The treasure on the Everest
In May 2018 the social network Ask.fm was planning to launch its own Initial Coin Offering (ICO) to fund a new platform that’d work with its native token (ASKT) rewards. So, they thought it’d be a great idea to send a group of professional climbers to Everest and bury on the top a A ledger is like a spreadsheet keeping track of which addresses own how many bitcoins. The Bitcoin blockchain is a... More hardware wallet containing 500.000 ASKT. This would be around $100,000 after the ICO, and, above all, a nice crazy crypto story for later.
The climbers went and did it, indeed. They recorded the event and challenged the general public to pick the treasure by their own means, but everything went wrong from there. The Sherpa guide disappeared on the way back, the climbers got hurt and they had to be rescued. Sadly, the guide was never found again. The ICO was never launched at the end, either. So, the coins are still there, lost in the snow and forgotten. Even its value is debatable at this point. But surely they would do a great NFT, right?
Life on Bitcoin
Can you imagine living solely on Bitcoin, without exchanging to fiat at all? You’d have to pay rent, bills, groceries, and everything with bitcoins directly. If you’re going to travel, the flights, hotels, and tours would be paid for with Bitcoin as well. To date, there’s an awful lot of merchants accepting BTC and cryptos as payment, so, the feat is far from impossible. But that wasn’t the case in 2013.
By then, the newly-wed couple Beccy and Austin Craig decided to run a bold experiment: live and travel solely with Bitcoin as a payment method for 90 days. They called it “Life on Bitcoin”. The journey started from Utah and across the United States, and they also flew overseas to Stockholm, Berlin, and Singapore.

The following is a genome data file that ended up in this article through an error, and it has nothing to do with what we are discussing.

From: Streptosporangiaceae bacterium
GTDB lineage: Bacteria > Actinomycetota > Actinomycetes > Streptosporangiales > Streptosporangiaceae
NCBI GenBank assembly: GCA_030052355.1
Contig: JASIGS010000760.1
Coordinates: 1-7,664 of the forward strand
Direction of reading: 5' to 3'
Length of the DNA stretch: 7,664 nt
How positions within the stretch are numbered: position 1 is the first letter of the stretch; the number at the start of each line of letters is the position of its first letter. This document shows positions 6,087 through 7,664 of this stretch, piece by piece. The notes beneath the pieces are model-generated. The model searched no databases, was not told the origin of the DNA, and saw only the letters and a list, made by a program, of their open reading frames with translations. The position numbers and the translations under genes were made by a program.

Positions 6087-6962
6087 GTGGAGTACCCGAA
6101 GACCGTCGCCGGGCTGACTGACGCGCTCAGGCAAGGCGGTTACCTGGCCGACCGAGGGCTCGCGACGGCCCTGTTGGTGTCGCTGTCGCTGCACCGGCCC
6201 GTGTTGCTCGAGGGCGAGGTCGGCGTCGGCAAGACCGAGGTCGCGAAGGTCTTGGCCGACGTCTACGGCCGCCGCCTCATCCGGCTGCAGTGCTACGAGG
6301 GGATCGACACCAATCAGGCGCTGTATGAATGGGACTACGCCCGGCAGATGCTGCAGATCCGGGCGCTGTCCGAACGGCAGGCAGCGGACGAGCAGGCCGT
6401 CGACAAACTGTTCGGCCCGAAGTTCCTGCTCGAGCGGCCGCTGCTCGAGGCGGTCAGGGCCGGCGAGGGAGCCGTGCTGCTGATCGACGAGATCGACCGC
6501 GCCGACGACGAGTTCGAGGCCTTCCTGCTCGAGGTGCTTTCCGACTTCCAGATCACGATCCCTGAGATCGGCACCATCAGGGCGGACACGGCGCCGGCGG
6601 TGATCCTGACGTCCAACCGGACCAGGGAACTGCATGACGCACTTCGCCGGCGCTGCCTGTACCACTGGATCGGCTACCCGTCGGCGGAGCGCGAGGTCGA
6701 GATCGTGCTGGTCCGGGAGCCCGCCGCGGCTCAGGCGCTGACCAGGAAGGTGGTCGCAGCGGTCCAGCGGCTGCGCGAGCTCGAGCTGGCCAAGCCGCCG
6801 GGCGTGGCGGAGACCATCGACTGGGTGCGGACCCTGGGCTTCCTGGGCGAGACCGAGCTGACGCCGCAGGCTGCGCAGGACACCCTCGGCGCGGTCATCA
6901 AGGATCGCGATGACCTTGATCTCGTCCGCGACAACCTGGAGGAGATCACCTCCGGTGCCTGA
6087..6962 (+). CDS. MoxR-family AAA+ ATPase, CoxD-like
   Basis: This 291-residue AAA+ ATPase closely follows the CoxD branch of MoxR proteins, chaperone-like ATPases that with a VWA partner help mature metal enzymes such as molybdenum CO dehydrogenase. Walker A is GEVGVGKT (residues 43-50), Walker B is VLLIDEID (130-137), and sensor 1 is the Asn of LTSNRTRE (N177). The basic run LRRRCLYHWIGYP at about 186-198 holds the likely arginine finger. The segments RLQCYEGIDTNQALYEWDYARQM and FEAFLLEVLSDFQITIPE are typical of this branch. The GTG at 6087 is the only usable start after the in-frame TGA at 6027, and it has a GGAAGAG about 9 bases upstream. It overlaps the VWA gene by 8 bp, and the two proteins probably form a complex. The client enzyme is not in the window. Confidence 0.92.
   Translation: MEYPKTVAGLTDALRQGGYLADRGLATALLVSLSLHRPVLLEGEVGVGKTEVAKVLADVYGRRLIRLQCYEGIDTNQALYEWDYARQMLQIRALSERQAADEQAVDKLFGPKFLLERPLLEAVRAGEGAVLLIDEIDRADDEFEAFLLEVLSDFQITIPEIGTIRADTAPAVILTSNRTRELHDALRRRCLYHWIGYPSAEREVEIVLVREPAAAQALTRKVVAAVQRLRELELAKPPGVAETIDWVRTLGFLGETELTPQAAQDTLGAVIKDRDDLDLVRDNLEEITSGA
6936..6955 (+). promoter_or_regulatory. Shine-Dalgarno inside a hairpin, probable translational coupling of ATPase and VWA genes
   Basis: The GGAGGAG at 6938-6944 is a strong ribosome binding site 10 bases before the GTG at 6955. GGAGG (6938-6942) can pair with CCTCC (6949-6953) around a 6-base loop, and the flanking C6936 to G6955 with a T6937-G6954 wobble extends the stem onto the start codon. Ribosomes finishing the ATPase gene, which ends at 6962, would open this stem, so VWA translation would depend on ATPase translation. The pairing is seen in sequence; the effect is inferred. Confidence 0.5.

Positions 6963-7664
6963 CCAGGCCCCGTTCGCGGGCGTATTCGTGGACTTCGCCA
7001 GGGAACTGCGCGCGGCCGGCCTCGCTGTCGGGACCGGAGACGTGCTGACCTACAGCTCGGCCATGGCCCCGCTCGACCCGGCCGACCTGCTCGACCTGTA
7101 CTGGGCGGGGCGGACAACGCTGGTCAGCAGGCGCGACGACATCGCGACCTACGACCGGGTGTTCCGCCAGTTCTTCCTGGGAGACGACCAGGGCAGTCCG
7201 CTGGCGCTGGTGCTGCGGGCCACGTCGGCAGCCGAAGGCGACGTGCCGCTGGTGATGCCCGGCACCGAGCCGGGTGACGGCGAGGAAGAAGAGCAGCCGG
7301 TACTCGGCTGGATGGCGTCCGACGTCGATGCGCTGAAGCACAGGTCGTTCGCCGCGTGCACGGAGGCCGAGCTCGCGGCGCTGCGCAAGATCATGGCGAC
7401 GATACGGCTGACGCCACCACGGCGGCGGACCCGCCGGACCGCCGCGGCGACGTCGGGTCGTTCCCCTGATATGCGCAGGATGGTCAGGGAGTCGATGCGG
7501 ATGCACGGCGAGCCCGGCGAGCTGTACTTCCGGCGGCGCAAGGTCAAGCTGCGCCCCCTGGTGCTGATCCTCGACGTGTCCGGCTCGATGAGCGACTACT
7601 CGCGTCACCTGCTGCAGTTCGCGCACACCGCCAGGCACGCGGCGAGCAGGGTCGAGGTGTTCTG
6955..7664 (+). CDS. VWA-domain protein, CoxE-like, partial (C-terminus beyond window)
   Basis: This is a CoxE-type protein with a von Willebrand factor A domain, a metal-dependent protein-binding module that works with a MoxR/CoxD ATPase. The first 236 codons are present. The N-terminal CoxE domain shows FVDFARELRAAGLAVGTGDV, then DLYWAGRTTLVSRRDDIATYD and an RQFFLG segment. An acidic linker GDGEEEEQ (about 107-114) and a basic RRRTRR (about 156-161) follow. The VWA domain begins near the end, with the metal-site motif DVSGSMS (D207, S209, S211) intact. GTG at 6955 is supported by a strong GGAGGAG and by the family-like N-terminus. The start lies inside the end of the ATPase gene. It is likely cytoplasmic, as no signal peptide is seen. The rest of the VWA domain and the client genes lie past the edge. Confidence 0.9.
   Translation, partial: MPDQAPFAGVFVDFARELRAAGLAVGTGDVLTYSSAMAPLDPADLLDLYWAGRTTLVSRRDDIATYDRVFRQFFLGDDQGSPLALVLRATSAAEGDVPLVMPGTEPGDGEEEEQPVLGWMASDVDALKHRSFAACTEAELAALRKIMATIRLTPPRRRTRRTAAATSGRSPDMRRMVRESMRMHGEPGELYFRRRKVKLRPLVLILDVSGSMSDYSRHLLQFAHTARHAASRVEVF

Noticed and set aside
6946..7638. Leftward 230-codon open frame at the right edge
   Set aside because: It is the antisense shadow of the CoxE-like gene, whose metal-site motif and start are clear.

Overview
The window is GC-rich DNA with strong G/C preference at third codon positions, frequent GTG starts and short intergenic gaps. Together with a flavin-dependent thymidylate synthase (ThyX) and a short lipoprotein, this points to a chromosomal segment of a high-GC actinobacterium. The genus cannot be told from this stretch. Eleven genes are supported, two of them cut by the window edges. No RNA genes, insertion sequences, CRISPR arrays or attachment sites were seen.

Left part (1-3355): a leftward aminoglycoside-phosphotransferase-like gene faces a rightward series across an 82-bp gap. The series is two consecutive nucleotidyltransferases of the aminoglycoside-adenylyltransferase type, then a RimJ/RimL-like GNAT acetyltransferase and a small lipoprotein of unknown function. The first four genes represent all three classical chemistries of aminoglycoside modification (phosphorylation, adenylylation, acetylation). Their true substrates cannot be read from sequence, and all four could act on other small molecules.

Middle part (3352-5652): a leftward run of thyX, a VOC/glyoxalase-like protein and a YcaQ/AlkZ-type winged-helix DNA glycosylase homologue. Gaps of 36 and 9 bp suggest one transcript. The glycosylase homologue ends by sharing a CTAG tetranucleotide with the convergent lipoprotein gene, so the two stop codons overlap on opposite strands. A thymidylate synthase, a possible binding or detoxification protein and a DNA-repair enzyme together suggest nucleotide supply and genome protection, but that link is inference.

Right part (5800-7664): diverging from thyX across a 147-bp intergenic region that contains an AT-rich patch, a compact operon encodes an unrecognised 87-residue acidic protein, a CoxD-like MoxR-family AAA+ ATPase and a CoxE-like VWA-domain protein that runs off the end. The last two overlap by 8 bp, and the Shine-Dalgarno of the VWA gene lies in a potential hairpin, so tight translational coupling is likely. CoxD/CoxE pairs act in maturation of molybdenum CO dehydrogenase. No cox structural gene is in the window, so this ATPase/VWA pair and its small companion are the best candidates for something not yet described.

Of course, they had difficulties in those months. The merchants willing to accept bitcoins were very scarce, and they had to offer a 10% premium to their landlord to make them accept bitcoins. But they did it nicely, and, two years later, they launched a documentary to prove this crazy crypto story.
The scammer got scammed
This is the story behind what is, probably, the biggest physical bitcoin attack. And it’s way too crazy. In April 2018, ten Indian cops were accused of kidnapping and extortion by the Surat-based businessman Shailesh Bhatt. He alleged then that the policemen kidnapped his partner, his driver and him, and force him to transfer 200 BTC from his phone to their leader’s wallet. By the time, that was around $2.1m.
The policemen accused were arrested, but there’s a plot twist in this story. As the Crime Investigation Department (CID) of the region discovered later, it seems like Bhatt, the supposed victim, obtained those bitcoins through a fake land deal with the real owner, Somesh Patel. This, additionally, “in the name of a religious sect”.
Besides, Bhatt himself also kidnapped and extorted Dhaval Mavani, the administrator of a Ponzi scheme with bitcoins. He did it to recover his investment, but the amount robbed from him in Bitcoin, Litecoin, and cash ascended to Rs 155 crore (around $21.3m). Bhatt, of course, was arrested too.
Now, if not about this case, we must mention something else about bitcoin thieves to finish the top. Last year, 4 Ukrainian thieves attempted a cash robbery in Dubai. They pretended to exchange bitcoins to attract the victims into an office. Then, they used a deodorant spray as a weapon. Yes, deodorant. And yes, they failed spectacularly.